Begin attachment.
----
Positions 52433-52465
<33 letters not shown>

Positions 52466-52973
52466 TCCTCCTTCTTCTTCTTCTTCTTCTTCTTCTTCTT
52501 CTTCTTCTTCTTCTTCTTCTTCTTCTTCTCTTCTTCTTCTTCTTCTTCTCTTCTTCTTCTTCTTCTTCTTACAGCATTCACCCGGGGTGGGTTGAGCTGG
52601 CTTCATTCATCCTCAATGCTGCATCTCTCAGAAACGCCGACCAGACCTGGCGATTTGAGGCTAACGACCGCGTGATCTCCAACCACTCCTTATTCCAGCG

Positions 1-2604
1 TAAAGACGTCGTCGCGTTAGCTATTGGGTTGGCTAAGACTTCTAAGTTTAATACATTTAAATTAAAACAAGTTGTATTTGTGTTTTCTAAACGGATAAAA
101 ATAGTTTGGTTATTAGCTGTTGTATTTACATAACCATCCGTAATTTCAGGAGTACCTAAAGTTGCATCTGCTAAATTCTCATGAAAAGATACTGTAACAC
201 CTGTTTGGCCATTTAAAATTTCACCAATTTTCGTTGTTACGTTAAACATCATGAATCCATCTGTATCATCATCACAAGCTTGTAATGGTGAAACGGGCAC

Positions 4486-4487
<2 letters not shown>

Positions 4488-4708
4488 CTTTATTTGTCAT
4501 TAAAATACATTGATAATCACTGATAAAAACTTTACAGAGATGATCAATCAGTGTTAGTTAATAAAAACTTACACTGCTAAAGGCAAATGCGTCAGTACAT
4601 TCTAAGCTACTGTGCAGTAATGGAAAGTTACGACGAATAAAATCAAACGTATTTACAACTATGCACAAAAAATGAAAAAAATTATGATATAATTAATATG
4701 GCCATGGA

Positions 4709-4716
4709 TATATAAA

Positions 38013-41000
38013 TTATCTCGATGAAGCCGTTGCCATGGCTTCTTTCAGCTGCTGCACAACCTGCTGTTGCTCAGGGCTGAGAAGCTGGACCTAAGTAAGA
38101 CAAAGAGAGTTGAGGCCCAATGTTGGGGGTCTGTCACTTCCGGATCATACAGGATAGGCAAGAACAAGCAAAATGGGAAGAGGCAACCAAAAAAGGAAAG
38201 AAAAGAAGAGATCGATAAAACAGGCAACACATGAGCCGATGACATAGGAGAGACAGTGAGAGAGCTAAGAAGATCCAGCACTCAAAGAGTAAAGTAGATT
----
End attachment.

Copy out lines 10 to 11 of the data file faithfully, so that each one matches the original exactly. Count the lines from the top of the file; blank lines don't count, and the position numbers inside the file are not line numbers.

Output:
201 CTGTTTGGCCATTTAAAATTTCACCAATTTTCGTTGTTACGTTAAACATCATGAATCCATCTGTATCATCATCACAAGCTTGTAATGGTGAAACGGGCAC

Positions 4486-4487